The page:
This series of articles was published anonymously in the Tank Corps Journal in 1921, and only now has the author been identifed as Edward Glanville Smith.  All 10 episodes are reproduced here.


1. March 1921 (page 234)

  • Summary of author’s experiences in the infantry – Loos (September 1915), Hohenzollern Redoubt, Lens, Vimy Ridge, High Wood, Eaucourt l’Abbaye.  He does not name his unit, but Smith served in 17th Bn London Regiment.

  • Volunteered for tanks in November 1916, travelled to Blangy-sur-Ternoise in January 1917 with another officer called “C─”.  This may have been Lieutenant Sydney Ching, as his medal index card shows he was also in 17th Bn London Regiment.

  • Author posted to No. 12 Company under Major R.O.C. Ward.


2. April 1921 (pages 265-6)

  • Training and life in camp at Blangy-sur-Ternoise in February and March 1917.


3. May 1921 (pages 12-13)

  • Preparations for the first ‘show’ – departure from Erin on March 28, 1917.

  • Companies split up and No. 12 Company moved into position for attack at southern end of Vimy Ridge.

  • Action on April 9 – supported 2nd Canadian Division who took their objectives, but all tanks were ditched and unable to provide support.

  • Greater success was achieved by No. 10 Company in attacks at Arras.

  • Includes photographs of Blangy, and of a group of No. 12 Company officers.  They are not named, but Smith appears in the back row (far right).


4. June 1921 (pages 32-3)

  • Attack by No. 11 Company on April 11 resulted in the capture of two tanks by the Germans.

  • No. 12 Company moved south by train to take part in a further attack at Bullecourt.  Description of preparations in camp at Behagnies.

  • Attack on May 3 ended with heavy casualties and “tremendous disappointment”.  Tanks and crews withdrawn following battle.


5. July 1921 (pages 56-7)

  • No. 12 Company moved south of Arras to set up camp at Wailly.

  • On May 17, author was sent as instructor to new gunnery school at Merlimont.  Description of training courses and camp life in former seaside resort.

  • Author rejoined battalion on June 27 at Éclimeux-Humières (near Erin).

  • Includes photograph of concert party programme.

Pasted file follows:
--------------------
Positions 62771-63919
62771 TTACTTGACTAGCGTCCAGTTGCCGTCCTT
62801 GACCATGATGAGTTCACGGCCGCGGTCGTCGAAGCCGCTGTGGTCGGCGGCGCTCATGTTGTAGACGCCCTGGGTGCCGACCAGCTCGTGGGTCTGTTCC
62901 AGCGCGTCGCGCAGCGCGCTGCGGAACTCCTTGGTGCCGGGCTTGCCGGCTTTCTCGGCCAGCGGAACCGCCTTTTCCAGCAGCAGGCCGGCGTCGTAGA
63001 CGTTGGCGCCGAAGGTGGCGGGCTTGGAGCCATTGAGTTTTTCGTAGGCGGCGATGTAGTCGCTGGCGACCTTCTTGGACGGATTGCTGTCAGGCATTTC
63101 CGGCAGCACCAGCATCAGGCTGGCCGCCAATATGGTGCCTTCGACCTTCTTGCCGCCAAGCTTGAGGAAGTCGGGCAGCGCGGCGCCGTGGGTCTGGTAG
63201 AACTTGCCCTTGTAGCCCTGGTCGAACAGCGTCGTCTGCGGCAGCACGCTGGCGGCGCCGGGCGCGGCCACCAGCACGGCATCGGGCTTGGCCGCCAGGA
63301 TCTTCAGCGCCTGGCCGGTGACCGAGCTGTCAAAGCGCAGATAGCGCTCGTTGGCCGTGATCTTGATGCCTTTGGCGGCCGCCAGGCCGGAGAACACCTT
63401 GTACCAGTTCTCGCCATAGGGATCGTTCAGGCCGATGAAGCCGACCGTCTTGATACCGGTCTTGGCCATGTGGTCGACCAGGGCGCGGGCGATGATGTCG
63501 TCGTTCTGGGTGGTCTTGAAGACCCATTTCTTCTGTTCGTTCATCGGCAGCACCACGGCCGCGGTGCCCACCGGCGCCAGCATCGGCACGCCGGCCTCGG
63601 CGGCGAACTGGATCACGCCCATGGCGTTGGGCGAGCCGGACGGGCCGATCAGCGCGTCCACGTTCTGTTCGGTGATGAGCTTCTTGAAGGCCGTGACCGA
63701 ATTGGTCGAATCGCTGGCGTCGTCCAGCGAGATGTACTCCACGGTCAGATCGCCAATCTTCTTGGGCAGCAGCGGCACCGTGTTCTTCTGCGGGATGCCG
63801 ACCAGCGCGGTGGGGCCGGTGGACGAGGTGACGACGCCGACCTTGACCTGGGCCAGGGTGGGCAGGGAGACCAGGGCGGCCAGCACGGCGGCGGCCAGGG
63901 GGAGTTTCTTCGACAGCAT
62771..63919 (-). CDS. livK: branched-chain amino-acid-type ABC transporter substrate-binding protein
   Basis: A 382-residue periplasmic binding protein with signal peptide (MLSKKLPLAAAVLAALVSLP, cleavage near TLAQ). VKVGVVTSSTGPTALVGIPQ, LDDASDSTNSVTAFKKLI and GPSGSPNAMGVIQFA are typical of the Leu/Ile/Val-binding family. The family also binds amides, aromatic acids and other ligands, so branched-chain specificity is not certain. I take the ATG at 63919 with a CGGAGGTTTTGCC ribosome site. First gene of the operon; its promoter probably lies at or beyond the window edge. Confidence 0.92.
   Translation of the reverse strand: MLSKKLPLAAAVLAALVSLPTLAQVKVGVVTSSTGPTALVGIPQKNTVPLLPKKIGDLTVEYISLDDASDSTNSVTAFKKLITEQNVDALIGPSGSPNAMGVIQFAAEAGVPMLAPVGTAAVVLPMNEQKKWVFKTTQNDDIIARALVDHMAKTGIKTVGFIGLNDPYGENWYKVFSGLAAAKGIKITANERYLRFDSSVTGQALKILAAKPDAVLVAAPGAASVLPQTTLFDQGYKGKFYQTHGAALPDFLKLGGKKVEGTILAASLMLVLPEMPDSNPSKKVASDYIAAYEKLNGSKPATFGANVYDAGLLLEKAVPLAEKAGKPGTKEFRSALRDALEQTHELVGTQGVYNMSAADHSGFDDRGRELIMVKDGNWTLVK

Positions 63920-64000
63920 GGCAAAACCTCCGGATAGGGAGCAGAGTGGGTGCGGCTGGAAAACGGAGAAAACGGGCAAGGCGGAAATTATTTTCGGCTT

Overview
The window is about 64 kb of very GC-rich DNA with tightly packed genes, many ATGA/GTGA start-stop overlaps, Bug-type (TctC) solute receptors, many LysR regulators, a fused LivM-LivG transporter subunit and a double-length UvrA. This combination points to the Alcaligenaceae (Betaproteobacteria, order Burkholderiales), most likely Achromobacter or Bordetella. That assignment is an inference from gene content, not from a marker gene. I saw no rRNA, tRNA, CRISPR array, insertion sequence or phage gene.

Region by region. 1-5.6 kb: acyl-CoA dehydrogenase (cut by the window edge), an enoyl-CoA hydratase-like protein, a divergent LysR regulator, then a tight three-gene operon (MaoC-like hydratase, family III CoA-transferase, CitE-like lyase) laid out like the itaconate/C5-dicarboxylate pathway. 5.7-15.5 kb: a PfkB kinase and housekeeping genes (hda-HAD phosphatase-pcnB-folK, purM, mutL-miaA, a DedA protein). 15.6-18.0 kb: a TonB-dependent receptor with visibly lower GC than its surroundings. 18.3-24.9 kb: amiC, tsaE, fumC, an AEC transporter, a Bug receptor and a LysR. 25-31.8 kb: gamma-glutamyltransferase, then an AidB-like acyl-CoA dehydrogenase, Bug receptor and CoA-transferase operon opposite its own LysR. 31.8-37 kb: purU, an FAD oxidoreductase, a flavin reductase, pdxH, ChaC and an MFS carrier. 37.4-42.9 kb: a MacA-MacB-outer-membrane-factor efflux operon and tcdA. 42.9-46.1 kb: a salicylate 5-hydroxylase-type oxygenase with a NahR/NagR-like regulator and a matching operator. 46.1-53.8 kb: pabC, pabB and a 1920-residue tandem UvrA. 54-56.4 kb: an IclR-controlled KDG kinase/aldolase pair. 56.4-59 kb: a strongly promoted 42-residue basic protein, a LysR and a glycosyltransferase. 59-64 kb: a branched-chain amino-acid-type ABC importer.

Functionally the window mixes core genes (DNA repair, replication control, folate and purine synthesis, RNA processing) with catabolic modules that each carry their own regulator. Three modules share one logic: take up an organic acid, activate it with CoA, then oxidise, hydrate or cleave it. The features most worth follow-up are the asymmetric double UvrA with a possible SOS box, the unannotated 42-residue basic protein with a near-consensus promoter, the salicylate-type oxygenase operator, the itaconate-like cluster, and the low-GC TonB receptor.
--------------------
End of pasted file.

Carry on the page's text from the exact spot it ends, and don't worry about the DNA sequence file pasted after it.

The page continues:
6. August 1921 (pages 81-2)

  • In July tanks moved to Ypres Salient, D Battalion in camp at La Lovie with tankodrome in nearby Oosthoek Wood.

  • August 22 – first operation by No. 12 Company resulting in heavy losses and small gain in ground.

  • Includes photograph of four officers from No. 12 Company; sketch map showing area attacked on August 22.


7. September 1921 (pages 109-10)

  • Fate of Tank Corps was hanging in balance as struggle continued in Ypres Salient.

  • No. 12 Company sent to Erin to refit with new tanks while crews rested at La Lovie camp and sought relaxation in Poperinghe.

  • Further attack on September 20 resulted in light casualties but demonstrated inability of tanks to operate in boggy conditions.

  • Includes sketch map showing area attacked on September 20.


8. October 1921 (page 132)

  • September 22 to October 3 – author on leave in England.

  • On October 4 a successful attack was mounted on Poelcapelle by No. 10 Company, followed by an equally unsuccessful one by No. 11 Company on October 9.

  • With future of Tank Corps still in balance, D Battalion pulled out of Ypres Salient by train on October 30 and moved back to France.


9. November 1921 (pages 170-2)

  • Move to Wailly for intensive training with 51st (Highland) Division in preparation for secret operation.

  • Huge bundles called ‘fascines’ loaded onto tanks enabling them to cross wide trenches.

  • Description of further moves by rail, followed by overnight crawl into hiding places in Havrincourt Wood ready for surprise attack on Cambrai.

  • November 20 – description of attack on Hindenburg Line and destruction of tanks while attempting to take the village of Flesquières.


10. December 1921 (page 203)

  • On November 23 a further attack on Bourlon resulted in heavy casualties, after which D Battalion withdrew to Havrincourt Wood.

  • November 30 – tanks rushed into action to meet surprise German counter-attack.

  • After this, D Battalion moved back to Méaulte (near Albert), with some crews sent forward to maintain presence in Cambrai salient until just before Christmas.


Some extracts from these articles appeared anonymously in Tanks and Trenches – First Hand Accounts of Tank Warfare in the First World War, edited by David Fletcher (Sutton, Stroud 1994; republished by The History Press, Stroud 2009)







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